As I write in my forthcoming book on American converts to Russian Orthodoxy, Reactive Orthodox Christians emphasize a social form of apophatic theology—they distinguish themselves by saying what they do not do, who they do not support, and what they refuse to take part in. In using this type of rhetoric about themselves and their worldview, they intentionally craft a form of Orthodox alterity that’s somewhat alien to the history of the Church.
This is more than simply highlighting themselves as strangers in the foreign space of modernity, struggling to achieve holiness on their way to the celestial kingdom. Everything is viewed through a reactive and skewed lens of Orthodox theology, in combination with traditionalist philosophies about the world, the social, and the body, so that geopolitics, social values, and all other aspects of contemporary culture take on cosmic spiritual meanings.
Indeed, in his sermon, Kirill suggests that the events in Donbas don’t actually have [any] physical, but merely metaphysical meanings (Все сказанное свидетельствует о том, что мы вступили в борьбу, которая имеет не физическое, а метафизическое значение.). Here it seems that Kirill, like many of the Orthodox Christians with whom I’ve worked, maps reactive theological views onto contemporary global politics.
The Reactive Orthodox Christians with whom I’ve worked and those I research online, often use the term “globohomo” in reference to the so-called forces of secular modernity that they believe are at work to destroy traditional family values and Christianity (see images, right). This term, a combination of globalism and homosexuality—with a conspiratorial, often antisemitic, assumption that the western deep state will eventually set up a totalitarian ‘woke’ regime of persecution—is the language of the global culture wars that has become weaponized by engagement with traditionalist philosophies, and easily spreads through digital technology.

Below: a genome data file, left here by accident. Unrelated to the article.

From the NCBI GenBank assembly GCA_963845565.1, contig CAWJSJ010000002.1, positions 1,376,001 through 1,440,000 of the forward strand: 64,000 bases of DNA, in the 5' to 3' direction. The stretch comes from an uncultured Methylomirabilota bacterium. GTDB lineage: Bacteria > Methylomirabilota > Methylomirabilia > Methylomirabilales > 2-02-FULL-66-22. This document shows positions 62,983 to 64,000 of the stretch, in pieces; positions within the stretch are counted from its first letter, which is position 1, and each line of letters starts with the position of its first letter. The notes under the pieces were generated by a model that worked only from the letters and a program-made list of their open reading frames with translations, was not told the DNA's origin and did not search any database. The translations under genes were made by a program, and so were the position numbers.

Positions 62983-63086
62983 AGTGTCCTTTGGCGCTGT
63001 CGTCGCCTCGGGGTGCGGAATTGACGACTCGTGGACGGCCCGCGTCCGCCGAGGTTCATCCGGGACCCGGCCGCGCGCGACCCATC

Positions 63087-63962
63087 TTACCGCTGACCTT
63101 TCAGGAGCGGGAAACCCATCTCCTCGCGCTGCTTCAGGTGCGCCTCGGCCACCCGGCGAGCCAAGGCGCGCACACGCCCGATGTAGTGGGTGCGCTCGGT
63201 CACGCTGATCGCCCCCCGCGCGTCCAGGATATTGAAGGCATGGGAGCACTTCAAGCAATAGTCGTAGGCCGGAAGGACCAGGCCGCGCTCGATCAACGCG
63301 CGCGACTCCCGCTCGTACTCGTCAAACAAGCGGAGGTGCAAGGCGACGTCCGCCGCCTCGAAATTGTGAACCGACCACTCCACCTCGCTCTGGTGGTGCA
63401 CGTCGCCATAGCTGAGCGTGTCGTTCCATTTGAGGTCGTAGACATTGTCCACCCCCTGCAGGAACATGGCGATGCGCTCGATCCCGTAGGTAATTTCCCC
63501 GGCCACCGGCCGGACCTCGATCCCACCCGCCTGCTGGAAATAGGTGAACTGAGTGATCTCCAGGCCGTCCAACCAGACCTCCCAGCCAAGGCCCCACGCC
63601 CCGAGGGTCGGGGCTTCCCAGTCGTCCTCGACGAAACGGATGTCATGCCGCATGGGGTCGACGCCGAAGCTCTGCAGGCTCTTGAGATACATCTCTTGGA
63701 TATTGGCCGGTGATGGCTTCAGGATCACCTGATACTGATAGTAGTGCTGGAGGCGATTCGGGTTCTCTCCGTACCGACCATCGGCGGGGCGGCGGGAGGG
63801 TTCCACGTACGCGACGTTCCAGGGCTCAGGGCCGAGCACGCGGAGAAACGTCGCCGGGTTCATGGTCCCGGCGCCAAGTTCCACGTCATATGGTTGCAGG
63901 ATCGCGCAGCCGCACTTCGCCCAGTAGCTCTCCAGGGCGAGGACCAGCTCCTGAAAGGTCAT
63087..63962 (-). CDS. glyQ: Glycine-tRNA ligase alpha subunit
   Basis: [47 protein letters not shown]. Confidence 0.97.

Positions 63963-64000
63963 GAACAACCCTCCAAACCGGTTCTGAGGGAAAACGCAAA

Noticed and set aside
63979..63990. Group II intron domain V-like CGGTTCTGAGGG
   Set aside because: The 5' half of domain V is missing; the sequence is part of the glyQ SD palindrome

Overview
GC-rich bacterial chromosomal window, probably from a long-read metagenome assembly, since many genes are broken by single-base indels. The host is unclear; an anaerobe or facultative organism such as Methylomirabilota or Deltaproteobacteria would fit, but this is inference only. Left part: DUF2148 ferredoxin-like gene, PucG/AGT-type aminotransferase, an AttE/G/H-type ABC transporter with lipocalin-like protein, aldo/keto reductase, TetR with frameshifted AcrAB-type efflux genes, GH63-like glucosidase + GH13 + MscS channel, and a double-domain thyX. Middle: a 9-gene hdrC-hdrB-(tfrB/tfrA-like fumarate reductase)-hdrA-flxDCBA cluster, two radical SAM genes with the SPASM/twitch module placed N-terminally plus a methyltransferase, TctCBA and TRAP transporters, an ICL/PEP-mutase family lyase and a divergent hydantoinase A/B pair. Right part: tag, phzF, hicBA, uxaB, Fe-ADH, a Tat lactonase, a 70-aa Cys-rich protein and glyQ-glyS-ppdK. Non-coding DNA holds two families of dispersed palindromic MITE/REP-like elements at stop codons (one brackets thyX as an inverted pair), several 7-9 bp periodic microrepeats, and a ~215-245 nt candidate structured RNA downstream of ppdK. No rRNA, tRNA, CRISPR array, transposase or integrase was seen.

Scholars of the post-Soviet Russian Orthodox Church, including Kristina Stoeckl and Dmitry Uzlaner, remind us that the culture wars rhetoric, the emphasis on traditionalism, and the reactionary stance of many leaders in the ROC seems to be an ideological import from western evangelical discourses. Decrying secularism and western politics, Kirill and the ROC nevertheless engage with both to create the geo-political, transnationally focused form of post-modern Orthodoxy that we’re witnessing today. In other words, they don’t stand outside of western secularism, they’re complicit in the reproduction of it through their social moral discourses.
As his remarks, a slightly more sophisticated version of the “globohomo” rant, came to an end, Kirill reminded his flock that they must forgive those who have offended them (. . . и самый главный подвиг — прощение тех, кто нам нанес обиду.) This reminder to forgive is generally offered by a priest or hierarch on Forgiveness Sunday, but in Kirill’s speech, it’s clearly aimed at Ukraine and the West as offenders to morality and, by extension, the post-Soviet Russian Orthodox Church, which sees itself, in many respects, as the new moral arbiter for the world.
My western interlocutors, those who convert to ROCOR and align with Putin’s traditionalist—and one could argue fascist—values, do see Russia as the defender of Christian values “in a world gone mad.” Post-Soviet Russia, the creation of both church and state as it were, a geopolitical, religiously attuned country, becomes a beacon of hope for the eschaton (meaning the divine plan for the end of the world); or as one of my digital interlocutors termed it: “a lode stone [sic] for the compass of my soul.”
Kirill’s sermon reminds us that religion is a social production, a humanly developed understanding of metaphysics that’s just as much about divinity as it is about social connectivity, belonging, and defining boundaries of acceptability. Weaponizing the annual day of forgiveness for the Orthodox faithful, Kirill preached anti-modern virtues in order to craft fictive possibilities for a traditional future, a world of religious enchantment in which his version of God might dominate and rule the human race ( . . .чтобы правда Божия царствовала и господствовала и вела за собой род человеческий). This decidedly anti-human rights speech makes clear that Kirill not only supports Putin’s campaign of terror, but he theologically endorses it as well.